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Discussion Starter · #121 ·
OK, quick report back on my adjustments after 3 days at NJMP:

THe .59 springs and SKF seals worked perfectly! The front is now a bit softer than the rear, but on this bike, that works very well. The front end drops a lot more now under braking, or even just a roll off putting more weight on the front for traction and also reducing trail for quicker steering. The front stays lower under cornering, allowing the bike to finish the turns very well, and even make mid corner corrections without pushing.

Bump compliance was awesome. No more white knuckles as the bike used to skate wide across any mid corner bumps. I couldn't even really feel the bump in T3 this time around.

The results were measurable in lap times. I was able to run long strings of laps in the 1:37.2 range without taking much risk at all. This is a good second or more faster than my previous average pace, and I'm less sore in the shoulders. I used to have to fight the bike a little to finish the corners, now I can just relax. Aaah.

I love it when a plan comes together.

BTW, it was fuggin HOT and HUMID in Jersey this weekend!!! The bike was suffering and I was down 10MPH top speed compared to last time.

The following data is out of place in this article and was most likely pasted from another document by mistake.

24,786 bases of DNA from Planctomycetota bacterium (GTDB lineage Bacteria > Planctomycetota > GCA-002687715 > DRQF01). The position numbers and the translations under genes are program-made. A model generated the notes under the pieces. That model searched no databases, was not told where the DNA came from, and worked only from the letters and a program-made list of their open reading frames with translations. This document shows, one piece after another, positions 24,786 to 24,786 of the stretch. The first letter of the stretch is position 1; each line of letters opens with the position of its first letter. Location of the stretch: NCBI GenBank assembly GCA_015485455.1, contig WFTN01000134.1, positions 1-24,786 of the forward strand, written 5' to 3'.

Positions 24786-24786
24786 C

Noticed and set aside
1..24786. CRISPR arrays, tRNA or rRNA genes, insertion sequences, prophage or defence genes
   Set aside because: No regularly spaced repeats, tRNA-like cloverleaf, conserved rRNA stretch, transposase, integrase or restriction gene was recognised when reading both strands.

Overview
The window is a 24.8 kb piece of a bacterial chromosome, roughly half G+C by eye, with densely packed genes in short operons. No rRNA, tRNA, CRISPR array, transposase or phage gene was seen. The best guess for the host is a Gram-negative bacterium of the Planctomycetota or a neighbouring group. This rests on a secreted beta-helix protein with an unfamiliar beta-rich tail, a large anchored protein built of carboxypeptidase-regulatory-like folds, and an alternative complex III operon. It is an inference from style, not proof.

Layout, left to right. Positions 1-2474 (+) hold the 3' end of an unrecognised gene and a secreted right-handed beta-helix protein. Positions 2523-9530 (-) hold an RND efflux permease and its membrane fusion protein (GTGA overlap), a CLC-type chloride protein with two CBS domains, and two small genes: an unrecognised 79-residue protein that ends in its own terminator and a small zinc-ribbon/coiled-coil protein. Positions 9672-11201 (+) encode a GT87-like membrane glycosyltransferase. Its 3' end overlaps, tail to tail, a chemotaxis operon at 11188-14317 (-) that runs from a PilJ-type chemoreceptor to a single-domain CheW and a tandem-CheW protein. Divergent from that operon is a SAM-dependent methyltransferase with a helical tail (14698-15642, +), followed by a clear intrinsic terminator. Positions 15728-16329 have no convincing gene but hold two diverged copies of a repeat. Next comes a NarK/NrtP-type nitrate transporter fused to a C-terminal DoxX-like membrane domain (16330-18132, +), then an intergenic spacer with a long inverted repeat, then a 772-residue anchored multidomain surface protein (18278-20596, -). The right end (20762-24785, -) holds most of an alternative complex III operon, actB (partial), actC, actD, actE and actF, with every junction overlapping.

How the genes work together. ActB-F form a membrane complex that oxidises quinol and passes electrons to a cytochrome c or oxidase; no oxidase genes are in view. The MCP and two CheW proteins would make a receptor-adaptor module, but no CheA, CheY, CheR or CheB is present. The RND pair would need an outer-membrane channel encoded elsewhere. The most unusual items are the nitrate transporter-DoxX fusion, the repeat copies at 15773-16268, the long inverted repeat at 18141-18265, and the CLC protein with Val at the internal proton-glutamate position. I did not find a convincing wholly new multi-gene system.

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OK, quick report back on my adjustments after 3 days at NJMP:

THe .59 springs and SKF seals worked perfectly! The front is now a bit softer than the rear, but on this bike, that works very well. The front end drops a lot more now under braking, or even just a roll off putting more weight on the front for traction and also reducing trail for quicker steering. The front stays lower under cornering, allowing the bike to finish the turns very well, and even make mid corner corrections without pushing.

Bump compliance was awesome. No more white knuckles as the bike used to skate wide across any mid corner bumps. I couldn't even really feel the bump in T3 this time around.

The results were measurable in lap times. I was able to run long strings of laps in the 1:37.2 range without taking much risk at all. This is a good second or more faster than my previous average pace, and I'm less sore in the shoulders. I used to have to fight the bike a little to finish the corners, now I can just relax. Aaah.

I love it when a plan comes together.

BTW, it was fuggin HOT and HUMID in Jersey this weekend!!! The bike was suffering and I was down 10MPH top speed compared to last time.
Thats awesome, just got my skf seals gonna be putting them in. May try the harder springs. Ever find out what you did with your rear spring? Was tightening up the rear collar not enough with the stock spring?
 

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Discussion Starter · #124 ·
The stock spring rear was waaay too soft. With that gas tank out back, it's like you are riding 2 up! (almost). I went a lot stiffer. But my springs won't help you. You've got to try things out for yourself. The stock stuff seems to be way off for pavement riding. Not sure how on earth they settled on that stuff...